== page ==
There are a number of different reasons why someone who is a veteran might be more prone to using drugs or alcohol than a civilian. These reasons include:

  • Job Loss: For many veterans, once they return after their time in the service has ended, they may find that their position at their former place of employment has been eliminated, or that they have been replaced. Job loss causes a great deal of stress, and this stress can easily lead to an addiction.
  • Relationship Problems and/or Divorce: These are both very common among veterans, and divorce occurs for a number of different reasons. According to the Department for Veterans Affairs, about 38% of Vietnam vet marriages failed within six months of the veteran's return to the United States.
  • Financial Problems: For veterans who have lost jobs, or who are just trying to get re-acclimated to life outside of the service, financial problems pose a very real challenge for them. Financial issues can be extremely stressful, and they can easily lead to a dependence upon drugs or alcohol as a way to cope.
  • Post-Traumatic Stress Disorder (PTSD): There are so many veterans who are battling PTSD because of the various situations they've witnessed during active combat. However, PTSD often goes undiagnosed for a number of reasons, and it's common for vets to opt to self-medicate by using substances.
  • Physical Pain: Injuries among veterans are also very common, and for many, physical pain quickly becomes a part of their everyday lives. They take prescription pain medications as a way to cope with the pain, and for many of these medications, addiction is very likely if they are taken for a long period of time.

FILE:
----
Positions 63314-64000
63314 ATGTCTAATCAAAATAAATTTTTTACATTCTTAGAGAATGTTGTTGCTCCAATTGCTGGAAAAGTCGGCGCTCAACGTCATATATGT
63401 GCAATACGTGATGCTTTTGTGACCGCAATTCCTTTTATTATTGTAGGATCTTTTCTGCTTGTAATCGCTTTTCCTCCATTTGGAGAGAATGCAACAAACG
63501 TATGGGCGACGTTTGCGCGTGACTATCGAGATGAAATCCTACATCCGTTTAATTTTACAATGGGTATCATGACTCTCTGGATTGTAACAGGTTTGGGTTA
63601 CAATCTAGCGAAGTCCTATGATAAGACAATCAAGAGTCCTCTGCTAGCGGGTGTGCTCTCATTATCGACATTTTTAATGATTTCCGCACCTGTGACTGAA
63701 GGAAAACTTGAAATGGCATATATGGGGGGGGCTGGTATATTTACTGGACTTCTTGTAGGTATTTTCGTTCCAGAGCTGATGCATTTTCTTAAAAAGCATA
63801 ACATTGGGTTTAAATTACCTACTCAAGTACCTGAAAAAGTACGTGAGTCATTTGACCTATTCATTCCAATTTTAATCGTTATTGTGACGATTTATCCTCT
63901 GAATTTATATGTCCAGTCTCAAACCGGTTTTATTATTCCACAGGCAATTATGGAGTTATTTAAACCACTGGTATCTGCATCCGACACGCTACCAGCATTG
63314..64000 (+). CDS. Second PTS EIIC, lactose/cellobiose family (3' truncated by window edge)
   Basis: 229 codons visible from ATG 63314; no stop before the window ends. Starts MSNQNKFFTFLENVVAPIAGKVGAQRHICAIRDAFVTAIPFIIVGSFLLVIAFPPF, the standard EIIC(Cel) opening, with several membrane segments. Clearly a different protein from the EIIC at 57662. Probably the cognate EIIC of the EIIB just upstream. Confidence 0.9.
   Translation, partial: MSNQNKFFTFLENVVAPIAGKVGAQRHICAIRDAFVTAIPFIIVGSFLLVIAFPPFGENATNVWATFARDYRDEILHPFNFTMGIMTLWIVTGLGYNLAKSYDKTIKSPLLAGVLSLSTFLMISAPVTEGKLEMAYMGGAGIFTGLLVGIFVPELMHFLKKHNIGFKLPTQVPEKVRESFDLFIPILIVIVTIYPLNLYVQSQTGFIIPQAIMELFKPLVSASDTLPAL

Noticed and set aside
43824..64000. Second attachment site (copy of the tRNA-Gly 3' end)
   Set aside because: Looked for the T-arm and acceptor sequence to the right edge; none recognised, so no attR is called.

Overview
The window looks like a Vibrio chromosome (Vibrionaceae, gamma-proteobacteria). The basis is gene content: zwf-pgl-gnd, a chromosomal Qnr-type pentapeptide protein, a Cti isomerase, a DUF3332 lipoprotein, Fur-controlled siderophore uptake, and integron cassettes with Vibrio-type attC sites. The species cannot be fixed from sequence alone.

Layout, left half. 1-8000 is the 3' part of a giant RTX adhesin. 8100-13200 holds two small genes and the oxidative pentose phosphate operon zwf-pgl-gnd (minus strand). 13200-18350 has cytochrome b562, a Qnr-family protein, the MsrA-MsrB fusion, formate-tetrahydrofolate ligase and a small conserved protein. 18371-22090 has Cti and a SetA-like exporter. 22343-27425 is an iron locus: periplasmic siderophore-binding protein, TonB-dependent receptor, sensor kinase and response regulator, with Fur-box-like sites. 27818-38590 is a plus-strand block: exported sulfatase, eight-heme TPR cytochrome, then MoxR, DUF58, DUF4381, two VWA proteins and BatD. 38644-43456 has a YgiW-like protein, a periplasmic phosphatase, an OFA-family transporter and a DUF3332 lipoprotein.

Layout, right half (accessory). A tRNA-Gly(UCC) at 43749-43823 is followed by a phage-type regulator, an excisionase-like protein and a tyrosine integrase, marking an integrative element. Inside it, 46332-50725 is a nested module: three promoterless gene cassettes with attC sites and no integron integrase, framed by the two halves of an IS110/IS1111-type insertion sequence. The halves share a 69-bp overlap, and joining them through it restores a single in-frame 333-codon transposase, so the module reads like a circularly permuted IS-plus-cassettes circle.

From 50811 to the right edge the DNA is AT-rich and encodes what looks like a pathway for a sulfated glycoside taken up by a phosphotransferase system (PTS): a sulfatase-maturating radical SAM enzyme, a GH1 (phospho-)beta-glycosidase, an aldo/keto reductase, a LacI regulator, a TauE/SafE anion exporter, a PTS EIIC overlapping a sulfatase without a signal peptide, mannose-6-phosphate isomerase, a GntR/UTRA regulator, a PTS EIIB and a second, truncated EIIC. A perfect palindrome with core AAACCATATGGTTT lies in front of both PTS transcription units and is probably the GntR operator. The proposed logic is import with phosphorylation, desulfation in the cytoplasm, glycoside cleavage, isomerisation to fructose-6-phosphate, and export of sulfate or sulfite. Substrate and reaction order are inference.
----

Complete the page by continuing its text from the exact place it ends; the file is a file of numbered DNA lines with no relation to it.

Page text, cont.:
By far, the biggest issues for veterans are the physical pain and PTSD. These two conditions frequently leave to self-medicating with drugs or alcohol.

Veterans Addicted to Painkillers: Why are These Drugs so Popular?

For veterans, pain is a part of life for many of them. In fact, it might be more difficult to find a veteran who isn't taking some type of pain medication than it is to find one who is. Many veterans don't realize how addictive pain medications can be, and there are certainly those who become addicted to them without meaning to. The number of disabled veterans addicted to painkillers is certainly rising, and right now, there are about 650,000 veterans or members of the military who have been given opiate pain medications.

In the military, taking pain medication is often just a way of life. Veterans will often tell stories about how they came to obtain their pain meds while they were in active duty. Quite often, they didn't even come in a labeled bottle. Instead, they are given to soldiers in baggies, and they're not even sure what it was that they were taking. Military personnel quickly learn that pain medications are not only a way of life, but they are also a way to make it through the day. In some cases, they become dependent upon them for survival, and that dependence is something that doesn't cease when their time in the military comes to an end.

PTSD and Addicted Vets: Self-Medicating with Substances

PTSD is a disorder that frequently afflicts veterans because of the horrors they've seen during battle. This is often referred to as battle fatigue or shellshock. When veterans have witnessed warfare, or when they've lived through traumatic or startling events, it's not uncommon for mental health issues to arise, and this can even take place years after the events occurred. For women, there is an additional concern regarding PTSD because about 23% of them have reported being victims of sexual assault during the time they were in the military.